You should link your notes

It is not the amount of knowledge that makes a brain. It is not even the distribution of knowledge. It is the interconnectedness. #quote

You probably write a lot of notes already, and already have Reasons to write notes. What might not be so obvious is why you should link your notes together. Maybe you've seen a lot of hype about Roam Research, Zettelkasten, Obsidian and don't get why. Here are the reasons I link my notes, regardless of app.

Even without links, I would re-read and refer to old writing. An old resume I would use as a basis for a new resume. An old report that got rave reviews I can re-purpose to make a new report. A snippet of code that I knew to work and would want to use again, but too small to warrant an entire version control system.

Without links, how many times a note got re-used tended to be limited. It's too much work to continually create new folders for notes, then crawling through those folders to look up a note to reuse it. Subconsciously I would use notes less and less, or even completely forgetting that they exist at all. I suspect the latter is extremely common, and undetected because it is extremely hard to realise that you have forgotten to remember something. This is a strong limitation of folders as an organisational structure, where files can only exist in a single folder. Such files put in deep folders became abandoned, never looked at again, with great regularity.

With links, I can access a file in a single click instead of twenty, which means I've found that I reuse my work perhaps 10-100 times as much as I did before. There is surely still some number of files being abandoned and forgotten, but they are far fewer now.

The reuse of my writing as a result of linking has meant I've been strongly encouraged to refine it in many ways. The simple act of linking by itself forces me to look at a note's title, encouraging me to carefully rewrite the title for better reuse. Reusing a note a few times encourages me to fix simple errors like spelling and poorly formed sentences. Some amount of more reuse encourages me to format lists, and add a hierarchy of headings. A great deal of re-use encourages me to find contrasting arguments, supporting links, images, diagrams, videos and more.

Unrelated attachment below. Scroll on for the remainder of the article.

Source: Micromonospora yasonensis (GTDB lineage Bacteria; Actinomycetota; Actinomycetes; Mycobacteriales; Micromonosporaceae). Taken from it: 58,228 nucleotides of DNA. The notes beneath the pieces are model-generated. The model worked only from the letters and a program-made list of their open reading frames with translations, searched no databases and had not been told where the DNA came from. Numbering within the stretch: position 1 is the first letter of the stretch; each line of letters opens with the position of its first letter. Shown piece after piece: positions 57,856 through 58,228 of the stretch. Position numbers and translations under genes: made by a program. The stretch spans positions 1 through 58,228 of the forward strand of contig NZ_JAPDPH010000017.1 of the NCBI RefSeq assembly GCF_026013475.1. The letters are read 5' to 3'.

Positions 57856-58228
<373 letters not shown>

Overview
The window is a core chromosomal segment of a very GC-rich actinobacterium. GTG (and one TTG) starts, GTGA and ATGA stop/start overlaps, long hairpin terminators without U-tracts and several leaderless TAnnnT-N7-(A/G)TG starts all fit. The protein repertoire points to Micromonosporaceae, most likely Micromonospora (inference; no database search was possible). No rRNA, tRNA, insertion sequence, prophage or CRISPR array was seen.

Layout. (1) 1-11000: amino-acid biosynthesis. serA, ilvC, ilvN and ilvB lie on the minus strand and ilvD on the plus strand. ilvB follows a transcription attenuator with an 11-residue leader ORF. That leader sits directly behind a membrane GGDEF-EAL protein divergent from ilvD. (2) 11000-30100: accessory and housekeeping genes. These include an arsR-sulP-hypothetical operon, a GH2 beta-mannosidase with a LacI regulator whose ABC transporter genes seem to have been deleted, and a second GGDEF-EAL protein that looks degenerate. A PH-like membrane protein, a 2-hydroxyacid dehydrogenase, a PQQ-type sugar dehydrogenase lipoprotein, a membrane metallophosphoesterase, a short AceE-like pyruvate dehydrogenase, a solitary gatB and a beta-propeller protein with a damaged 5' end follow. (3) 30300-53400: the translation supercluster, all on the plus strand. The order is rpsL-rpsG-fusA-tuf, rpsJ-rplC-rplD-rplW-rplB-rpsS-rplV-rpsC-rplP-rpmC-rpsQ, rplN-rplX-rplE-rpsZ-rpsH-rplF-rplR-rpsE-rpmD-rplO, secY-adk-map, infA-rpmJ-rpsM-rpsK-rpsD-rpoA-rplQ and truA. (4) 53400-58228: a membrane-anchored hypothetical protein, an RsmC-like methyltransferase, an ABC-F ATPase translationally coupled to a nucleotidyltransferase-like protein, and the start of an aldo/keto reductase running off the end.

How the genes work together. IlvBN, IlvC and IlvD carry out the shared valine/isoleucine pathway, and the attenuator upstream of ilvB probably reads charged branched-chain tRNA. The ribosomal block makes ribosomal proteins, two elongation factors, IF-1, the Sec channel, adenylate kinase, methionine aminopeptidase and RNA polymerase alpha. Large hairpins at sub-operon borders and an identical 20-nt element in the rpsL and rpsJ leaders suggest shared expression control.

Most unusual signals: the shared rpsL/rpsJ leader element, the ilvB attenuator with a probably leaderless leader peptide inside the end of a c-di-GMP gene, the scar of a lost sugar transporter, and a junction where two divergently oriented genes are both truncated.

This increased quality of writing has directly contributed to my professional success and personal development. When you are the one person on a team who can write, you can lead. Technical writing is required for Engineering Leadership.

Someone described my writing app of choice, Obsidian, as like playing your mind like a videogame. I have found this to be true. The activity of just creating links between documents I've written is incredibly satisfying, even without the visceral visuals and sound effects of a videogame. Creating a working link that clicks through to valuable content on the other side has no equal.

Additionally, it allows exploring my writing through a bouncy graph visualisation, which is so much more fun than plain text.

My conversations flow better

Many of us have had the feeling of thinking of the perfect punchline long after the conversation has ended. The French call this going down the stairs. I theorise that if you're too slow in conversation, you can become faster if you do reps of linking your thoughts together, in the form of linking notes together. Some argue that this is done better with spaced repetition, with flash cards prompting one reply, but I feel that is too rigid. In contrast, linking many notes to many other notes allows much more freedom, which is essential for flowing and unstructured conversation.

In my Journal, I would write about the daily goings on, and in each snippet I would link to things. That could be something totally mundane, like:

Mr Smith helped Mr White with the Deployment of Our secret app.

I have written thousands of these little notes, as they happen. Later, when asked about what a person had done, I could use these links to remember what had happened, even better than that person could themselves. This gives the impression of truly superhuman memory, memory that can't be reproduced by a flesh brain.